Philippine President Rodrigo Duterte claims Donald Trump endorsed his bloody war on drugs, which has killed thousands of people since Duterte took office last summer, in a telephone conversation on Saturday. Duterte's account of the call has not been confirmed by Trump's transition team, but it is both plausible and alarming.
"He was quite sensitive…to our worry about drugs," Duterte said. "He wishes me well, too, in my campaign, and he said that, well, we are doing it as a sovereign nation, the right way….He was wishing me success in my campaign against the drug problem. He understood the way we are handling it, and I said that there's nothing wrong in protecting a country. It was a bit very encouraging in the sense that I supposed that what he really wanted to say was that we would be the last to interfere in the affairs of your own country."
Given Trump's "law and order" rhetoric, admiration for strongmen, and simpleminded approach to drug policy, I have little trouble believing that he said something like that to Duterte, but I hope he did so without understanding what the latter's "campaign against the drug problem" actually entails, which is also sadly plausible given the president-elect's disdain for detailed knowledge and expert advice. But the signal of approval that Duterte perceived is disturbing in any case, since it reinforces his belief that suppressing drug use is important enough to justify indiscriminate extrajudicial killings.
Duterte, who campaigned on a promise to "kill them all" and fill Manila Bay with the bodies of criminals, does not recognize a distinction between suspects and convicts, between predatory and consensual offenses, or even between drug dealers and drug users, both of which he says should be wiped out. "These sons of whores are destroying our children," he told a crowd in a poor neighborhood of Manila after taking office. "I warn you, don't go into that, even if you're a policeman, because I will really kill you…If you know of any addicts, go ahead and kill them yourself as getting their parents to do it would be too painful." In September he likened himself to Hitler, telling reporters "there are 3 million drug addicts" in the Philippines, and "I'd be happy to slaughter them." Duterte has encouraged police to shoot first and ask questions later, promising pardons for cops accused of using excessive force against suspected drug dealers.
Duterte, like Trump, is prone to rhetorical excess, but his words have had deadly consequences. According to the Philippine National Police, more than 5,800 people have been killed in connection with Duterte's war on drugs since he took office on July 1. The government says more than 2,000 were "suspected drug personalities killed in police operations," while more than 3,800 died in "extrajudicial or vigilante-style killings."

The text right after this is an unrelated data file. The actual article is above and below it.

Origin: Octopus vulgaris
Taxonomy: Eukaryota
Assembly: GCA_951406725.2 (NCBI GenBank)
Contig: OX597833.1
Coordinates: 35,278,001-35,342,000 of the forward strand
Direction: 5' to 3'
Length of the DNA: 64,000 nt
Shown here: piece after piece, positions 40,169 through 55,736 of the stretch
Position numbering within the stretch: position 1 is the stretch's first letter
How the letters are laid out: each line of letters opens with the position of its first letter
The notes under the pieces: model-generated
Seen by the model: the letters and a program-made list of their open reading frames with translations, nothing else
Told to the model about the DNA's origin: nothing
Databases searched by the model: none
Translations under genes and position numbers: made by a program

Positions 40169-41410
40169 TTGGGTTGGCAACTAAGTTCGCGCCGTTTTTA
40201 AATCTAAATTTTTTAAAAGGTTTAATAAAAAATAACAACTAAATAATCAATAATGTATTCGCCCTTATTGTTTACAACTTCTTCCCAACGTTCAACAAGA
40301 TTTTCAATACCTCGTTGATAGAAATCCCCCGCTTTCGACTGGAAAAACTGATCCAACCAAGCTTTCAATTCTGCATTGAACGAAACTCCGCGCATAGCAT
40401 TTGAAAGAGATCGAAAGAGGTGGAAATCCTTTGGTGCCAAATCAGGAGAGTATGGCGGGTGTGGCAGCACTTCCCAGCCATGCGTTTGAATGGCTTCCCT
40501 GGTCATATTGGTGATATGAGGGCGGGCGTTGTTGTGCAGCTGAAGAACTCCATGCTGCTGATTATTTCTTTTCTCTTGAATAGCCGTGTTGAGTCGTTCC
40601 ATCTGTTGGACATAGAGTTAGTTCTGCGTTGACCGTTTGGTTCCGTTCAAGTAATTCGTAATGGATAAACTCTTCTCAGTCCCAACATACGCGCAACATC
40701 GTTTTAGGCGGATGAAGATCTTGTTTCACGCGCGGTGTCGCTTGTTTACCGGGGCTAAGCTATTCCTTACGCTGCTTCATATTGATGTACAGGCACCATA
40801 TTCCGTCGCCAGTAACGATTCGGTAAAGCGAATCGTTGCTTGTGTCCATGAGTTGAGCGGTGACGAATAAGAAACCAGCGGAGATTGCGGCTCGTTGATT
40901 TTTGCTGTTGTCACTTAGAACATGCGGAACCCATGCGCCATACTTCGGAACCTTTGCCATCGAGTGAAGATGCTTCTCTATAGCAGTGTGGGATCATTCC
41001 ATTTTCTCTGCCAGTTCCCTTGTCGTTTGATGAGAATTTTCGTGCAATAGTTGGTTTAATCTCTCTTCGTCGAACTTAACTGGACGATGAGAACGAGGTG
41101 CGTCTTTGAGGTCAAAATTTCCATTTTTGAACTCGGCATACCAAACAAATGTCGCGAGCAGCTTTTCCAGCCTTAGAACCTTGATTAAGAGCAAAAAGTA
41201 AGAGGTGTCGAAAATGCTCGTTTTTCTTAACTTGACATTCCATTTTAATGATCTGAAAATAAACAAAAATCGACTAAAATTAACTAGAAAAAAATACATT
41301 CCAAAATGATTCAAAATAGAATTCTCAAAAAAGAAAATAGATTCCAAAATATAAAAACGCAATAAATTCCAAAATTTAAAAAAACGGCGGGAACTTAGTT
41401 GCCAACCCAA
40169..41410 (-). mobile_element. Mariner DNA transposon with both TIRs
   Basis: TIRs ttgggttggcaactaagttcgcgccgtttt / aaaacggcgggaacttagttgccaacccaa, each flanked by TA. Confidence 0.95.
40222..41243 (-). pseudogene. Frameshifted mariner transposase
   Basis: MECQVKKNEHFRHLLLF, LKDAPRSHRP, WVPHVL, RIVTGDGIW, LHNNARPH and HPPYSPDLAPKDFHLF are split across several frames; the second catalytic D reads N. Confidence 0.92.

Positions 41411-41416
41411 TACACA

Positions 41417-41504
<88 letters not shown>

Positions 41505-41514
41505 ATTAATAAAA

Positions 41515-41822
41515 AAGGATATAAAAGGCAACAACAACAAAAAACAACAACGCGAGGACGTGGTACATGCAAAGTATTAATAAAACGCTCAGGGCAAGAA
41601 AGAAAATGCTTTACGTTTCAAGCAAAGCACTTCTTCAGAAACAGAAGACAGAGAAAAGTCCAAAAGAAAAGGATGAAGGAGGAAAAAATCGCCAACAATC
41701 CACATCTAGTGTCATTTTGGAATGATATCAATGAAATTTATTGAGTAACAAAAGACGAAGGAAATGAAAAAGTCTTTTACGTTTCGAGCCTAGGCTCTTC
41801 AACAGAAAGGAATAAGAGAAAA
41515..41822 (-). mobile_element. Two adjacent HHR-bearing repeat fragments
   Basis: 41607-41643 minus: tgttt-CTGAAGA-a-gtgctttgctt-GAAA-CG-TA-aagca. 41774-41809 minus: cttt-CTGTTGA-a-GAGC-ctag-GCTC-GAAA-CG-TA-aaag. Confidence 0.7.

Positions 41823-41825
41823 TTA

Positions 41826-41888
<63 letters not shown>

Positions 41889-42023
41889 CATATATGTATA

Duterte's bloodthirsty antidrug campaign has been condemned by human rights groups, the Obama administration, the United Nations, and the European Union. He has responded with insults and death threats.
Did Trump consider all of this and nevertheless pat Duterte on the shoulder? "It sounds like Donald Trump just gave a green light to murder," says Ethan Nadelmann, executive director of the Drug Policy Alliance. "By effectively giving his blessing to Duterte's murderous campaign, the president-elect has signaled to foreign leaders his disregard for both due process of law and human rights—and raised the possibility that he might one day treat U.S. law with the same contempt."
It seems more likely that Trump is only dimly aware of what is happening in the Philippines but likes the idea of getting tough on drugs. Back in 1990, when Trump said "you have to legalize drugs to win that war," he also suggested that drug law enforcement was "a joke" because politicians "don't have any guts." More recently, he has emphasized the latter theme. "If we police properly," he said last year, "we shouldn't [legalize drugs]."
Trump's idea of proper policing sounds like a caricature of a clueless drug warrior who thinks a lack of serious effort is the only reason prohibition has been failing for more than a century. "I'm going to create borders," he promised in a campaign video. "No drugs are coming in. We're gonna build a wall. You know what I'm talking about. You have confidence in me. Believe me, I will solve the problem."
The charitable interpretation of Trump's alleged support for Duterte's homicidal drug policy is that he is not up on the details but perceives a kindred spirit in the Philippine president: a man determined to get things done no matter what his critics say. That explanation is troubling enough, since details matter and critics can be right, especially when they object to state-sanctioned murder.